06 Mar 2020 - Thorsten
Blackened-Industrial | Les Acteurs de l'ombre | Release date: 06 Mar 2020
Ministry and Venom spawned a child - it’s name is Borgne and Y is its 9th cry of despair.
Very often our ears are not able to discern the nuances used by some special metal bands to make their sound unique or at least interesting. That is not the case with Borgne from Lausanne, Switzerland that is not the case. The Swiss one-man-project mixes a lot of industrialized sounds and synths into their doomy kind of black metal and that enriching factor really sets them apart from most of the scene. One can hear some Deathspeall Omega or Blut aus Nord in their sound as well as Ministry or :Wumpscut:, even some doomy stuff like Type O Negative or Slow is noticeable. One band that is definitely a good comparison would be LLNN from Denmark, as they also use industrial sounds to enhance their doomy, gut-wrenching sludge. Nevertheless, their sound is never a rough mix or a simple rip-off, which also becomes clear, when having a look at the long discography (Y is the ninth record!) and the long bio, the project was started in 1998.
But the self-sufficient and non-copying character becomes clear when listening to tracks like “Derriere les yeux de la creation” (Behind the eyes of Creation): starting off with an acoustic guitar over a drone-like noise background that becomes louder and louder. Then a sparse piano part and some rudimentary drums kick in before the whole hurricane of instrumentation unfolds its attraction when a blast-beats starts after 90 seconds. The song uses the synth-parts to underline the dangers of the look behind the eyes of creation for one might see something one cannot understand: Either God or sheer nothingness.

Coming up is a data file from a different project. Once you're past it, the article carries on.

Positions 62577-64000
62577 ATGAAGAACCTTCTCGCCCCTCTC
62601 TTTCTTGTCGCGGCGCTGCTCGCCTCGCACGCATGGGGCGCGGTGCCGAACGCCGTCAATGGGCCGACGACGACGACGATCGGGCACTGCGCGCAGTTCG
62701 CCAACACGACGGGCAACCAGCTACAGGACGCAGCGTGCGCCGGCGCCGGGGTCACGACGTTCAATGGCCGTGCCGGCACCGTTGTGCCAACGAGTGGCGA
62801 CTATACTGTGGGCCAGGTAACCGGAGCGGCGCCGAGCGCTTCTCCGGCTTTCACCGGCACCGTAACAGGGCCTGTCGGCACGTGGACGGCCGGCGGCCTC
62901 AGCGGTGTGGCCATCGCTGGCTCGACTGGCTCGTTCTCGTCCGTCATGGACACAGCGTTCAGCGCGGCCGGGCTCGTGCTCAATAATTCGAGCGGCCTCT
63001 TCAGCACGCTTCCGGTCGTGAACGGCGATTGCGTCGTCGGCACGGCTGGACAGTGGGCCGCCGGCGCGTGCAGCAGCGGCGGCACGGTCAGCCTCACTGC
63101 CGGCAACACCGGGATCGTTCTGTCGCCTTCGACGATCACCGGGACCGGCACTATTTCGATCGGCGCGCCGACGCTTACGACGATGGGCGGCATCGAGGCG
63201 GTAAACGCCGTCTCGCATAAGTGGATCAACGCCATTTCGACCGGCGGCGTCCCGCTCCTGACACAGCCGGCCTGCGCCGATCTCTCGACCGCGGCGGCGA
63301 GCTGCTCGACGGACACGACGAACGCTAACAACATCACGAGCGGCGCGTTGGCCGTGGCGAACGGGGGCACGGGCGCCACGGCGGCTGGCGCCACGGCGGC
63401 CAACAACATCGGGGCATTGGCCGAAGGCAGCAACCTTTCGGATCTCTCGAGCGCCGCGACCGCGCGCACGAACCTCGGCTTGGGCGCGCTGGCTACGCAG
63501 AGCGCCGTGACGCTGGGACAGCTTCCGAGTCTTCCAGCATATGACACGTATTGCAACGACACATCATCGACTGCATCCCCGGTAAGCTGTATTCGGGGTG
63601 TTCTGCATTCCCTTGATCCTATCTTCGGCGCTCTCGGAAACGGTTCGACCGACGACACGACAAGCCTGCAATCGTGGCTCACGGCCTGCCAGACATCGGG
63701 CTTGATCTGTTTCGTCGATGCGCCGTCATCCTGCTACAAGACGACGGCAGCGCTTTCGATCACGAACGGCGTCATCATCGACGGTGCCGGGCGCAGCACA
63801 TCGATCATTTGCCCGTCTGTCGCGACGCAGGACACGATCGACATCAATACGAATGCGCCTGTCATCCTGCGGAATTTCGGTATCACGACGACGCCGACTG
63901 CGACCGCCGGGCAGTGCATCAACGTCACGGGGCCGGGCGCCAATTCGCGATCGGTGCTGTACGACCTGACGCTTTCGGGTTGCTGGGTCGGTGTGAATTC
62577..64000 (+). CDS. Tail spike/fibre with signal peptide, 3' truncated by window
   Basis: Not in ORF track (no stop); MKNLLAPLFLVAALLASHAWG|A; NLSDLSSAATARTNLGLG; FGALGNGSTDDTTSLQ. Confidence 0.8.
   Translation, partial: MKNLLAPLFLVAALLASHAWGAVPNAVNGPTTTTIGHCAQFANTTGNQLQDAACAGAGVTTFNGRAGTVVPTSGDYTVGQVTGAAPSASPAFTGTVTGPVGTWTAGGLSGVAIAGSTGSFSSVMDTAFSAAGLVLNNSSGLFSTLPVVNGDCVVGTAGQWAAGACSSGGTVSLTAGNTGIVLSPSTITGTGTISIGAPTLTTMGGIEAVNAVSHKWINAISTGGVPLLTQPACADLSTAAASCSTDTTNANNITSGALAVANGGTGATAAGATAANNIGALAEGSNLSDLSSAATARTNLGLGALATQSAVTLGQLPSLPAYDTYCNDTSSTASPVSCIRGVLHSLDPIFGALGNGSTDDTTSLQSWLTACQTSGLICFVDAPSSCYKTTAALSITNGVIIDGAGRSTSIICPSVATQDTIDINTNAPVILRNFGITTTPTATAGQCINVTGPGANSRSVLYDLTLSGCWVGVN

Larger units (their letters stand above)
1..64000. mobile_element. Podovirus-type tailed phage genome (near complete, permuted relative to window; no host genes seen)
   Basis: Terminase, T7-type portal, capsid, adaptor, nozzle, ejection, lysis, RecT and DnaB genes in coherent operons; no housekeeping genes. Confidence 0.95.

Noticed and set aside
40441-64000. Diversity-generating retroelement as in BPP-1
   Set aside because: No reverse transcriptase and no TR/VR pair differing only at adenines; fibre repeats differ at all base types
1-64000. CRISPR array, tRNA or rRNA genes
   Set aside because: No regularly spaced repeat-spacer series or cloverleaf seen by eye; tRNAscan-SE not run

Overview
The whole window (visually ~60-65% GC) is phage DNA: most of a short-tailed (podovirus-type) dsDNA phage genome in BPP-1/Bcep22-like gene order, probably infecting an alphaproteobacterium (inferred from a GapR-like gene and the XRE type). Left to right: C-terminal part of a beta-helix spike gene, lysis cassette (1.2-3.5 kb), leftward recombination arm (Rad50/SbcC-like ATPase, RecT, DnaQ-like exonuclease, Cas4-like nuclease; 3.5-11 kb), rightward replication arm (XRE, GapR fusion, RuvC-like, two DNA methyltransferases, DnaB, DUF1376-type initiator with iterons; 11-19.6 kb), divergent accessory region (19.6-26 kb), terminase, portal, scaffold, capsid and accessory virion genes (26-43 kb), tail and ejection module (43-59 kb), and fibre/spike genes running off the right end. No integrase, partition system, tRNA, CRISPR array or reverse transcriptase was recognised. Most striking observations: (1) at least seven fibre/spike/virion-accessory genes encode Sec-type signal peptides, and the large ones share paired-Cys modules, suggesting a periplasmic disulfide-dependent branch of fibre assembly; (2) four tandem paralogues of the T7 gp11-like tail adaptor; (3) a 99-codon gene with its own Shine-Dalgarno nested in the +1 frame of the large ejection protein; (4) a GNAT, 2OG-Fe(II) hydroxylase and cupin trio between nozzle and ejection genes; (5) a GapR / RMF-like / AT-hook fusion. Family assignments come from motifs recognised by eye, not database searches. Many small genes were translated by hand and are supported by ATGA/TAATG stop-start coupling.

The eyes and vision in general is also a recurring theme for this record and the project itself, as Borgne in French can be the one-eyed – maybe the one-eyed among the blind seeing things the others can’t? But also song titles like the one mentioned before or the opening track “As far as my eyes can see” and “A Hypnotizing Perpetual movement that buries me in Silence” share the motif of seeing and staring. This hypnosis effect is something that happens quite literally to the listener of the record. One is basically drawn into the sound cosmos of Borgne which has to do a lot with the industrial-like distortion on the guitars or the synths that create a kind of subtle magnetic pull (see “Paraclesium” which has a long, ambient part). One might realize this seduction when listening to Y also when they use some multi-voice-chants that fit very well to the artwork with the person seemingly hung by the wrists wearing something like a ritual gown (or maybe a robe for inmates in an asylum).
One might dislike the intense mix of metal, industrial and even ambient and might say that this is simply too much. However, if you look at the whole record and give it an open ear, you might be rewarded with a very, very good industrial black metal record. It’s a total niche record, for sure. But in that niche it might be the best one in 2020!